Continental waters represent a key natural resource for the socio-economic development and welfare of human communities. However, because of its numerous uses for domestic, agricultural, industrial and recreational purposes, freshwaters are perhaps the most sensitive natural resource as almost all activities listed above contribute to degrade and pollute it. In the last centuries as well as to this day, the development of human populations and activities have required steadily increasing amounts of water, resulting in a general increase of the degradation of water quality of many rivers, lakes, and aquifers. Surface and underground waters are potential sources of populations exposure to technologically enhanced naturally occurring radioactive material and artificial radioactivity. Direct exposure can be associated with the consumption of drinking water or foodstuffs (i.e., fish, shellfish, aquatic plants, etc.) but also with leisure and sport activities such as fishing and swimming. Indirect human exposure arises from the use of river waters for irrigation and watering of livestock or from the use of algae or sludges as soil amendments. This paper reviews the potential sources of freshwater contamination by natural and artificial radioactivity. It further describes the radiological exposure pathways of humans and discusses the feasibility and effectiveness of potential countermeasures to prevent exposure above acceptable limits.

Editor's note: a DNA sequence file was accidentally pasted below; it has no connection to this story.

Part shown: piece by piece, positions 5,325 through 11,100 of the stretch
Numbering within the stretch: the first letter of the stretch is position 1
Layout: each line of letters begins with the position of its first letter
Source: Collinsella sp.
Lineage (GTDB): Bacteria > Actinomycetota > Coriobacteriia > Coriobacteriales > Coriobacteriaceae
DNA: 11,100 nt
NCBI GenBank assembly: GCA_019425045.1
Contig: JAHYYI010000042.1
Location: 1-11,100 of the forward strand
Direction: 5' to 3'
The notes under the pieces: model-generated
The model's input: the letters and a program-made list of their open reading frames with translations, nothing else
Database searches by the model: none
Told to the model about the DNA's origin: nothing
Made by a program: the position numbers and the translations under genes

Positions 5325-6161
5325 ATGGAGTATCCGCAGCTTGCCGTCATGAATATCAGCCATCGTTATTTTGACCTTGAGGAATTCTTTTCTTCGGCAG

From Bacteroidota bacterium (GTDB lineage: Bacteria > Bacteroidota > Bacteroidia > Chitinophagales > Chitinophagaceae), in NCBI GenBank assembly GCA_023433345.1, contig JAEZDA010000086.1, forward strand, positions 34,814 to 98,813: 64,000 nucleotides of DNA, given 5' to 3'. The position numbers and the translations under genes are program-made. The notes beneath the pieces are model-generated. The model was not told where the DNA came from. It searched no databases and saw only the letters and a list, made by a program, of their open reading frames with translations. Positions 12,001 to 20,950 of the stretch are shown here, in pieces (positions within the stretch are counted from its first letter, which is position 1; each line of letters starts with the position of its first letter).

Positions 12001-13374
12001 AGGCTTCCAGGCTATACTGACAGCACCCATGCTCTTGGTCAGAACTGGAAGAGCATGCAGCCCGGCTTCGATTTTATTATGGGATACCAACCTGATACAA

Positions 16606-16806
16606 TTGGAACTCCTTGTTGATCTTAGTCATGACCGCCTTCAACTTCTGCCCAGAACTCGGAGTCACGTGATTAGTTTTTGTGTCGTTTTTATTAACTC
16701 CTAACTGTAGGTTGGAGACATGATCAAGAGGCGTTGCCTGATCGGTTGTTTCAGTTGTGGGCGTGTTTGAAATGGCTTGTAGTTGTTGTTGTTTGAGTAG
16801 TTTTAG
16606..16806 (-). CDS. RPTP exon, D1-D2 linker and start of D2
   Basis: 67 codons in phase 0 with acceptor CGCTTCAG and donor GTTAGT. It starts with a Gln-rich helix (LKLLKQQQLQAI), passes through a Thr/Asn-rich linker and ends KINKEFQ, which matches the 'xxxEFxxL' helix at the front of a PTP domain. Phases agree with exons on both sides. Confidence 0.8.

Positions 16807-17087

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- Radioactive Contamination of Aquatic Ecosystems: Source, Transfer and Countermeasures
C. M. Vandecasteele
- Springer Netherlands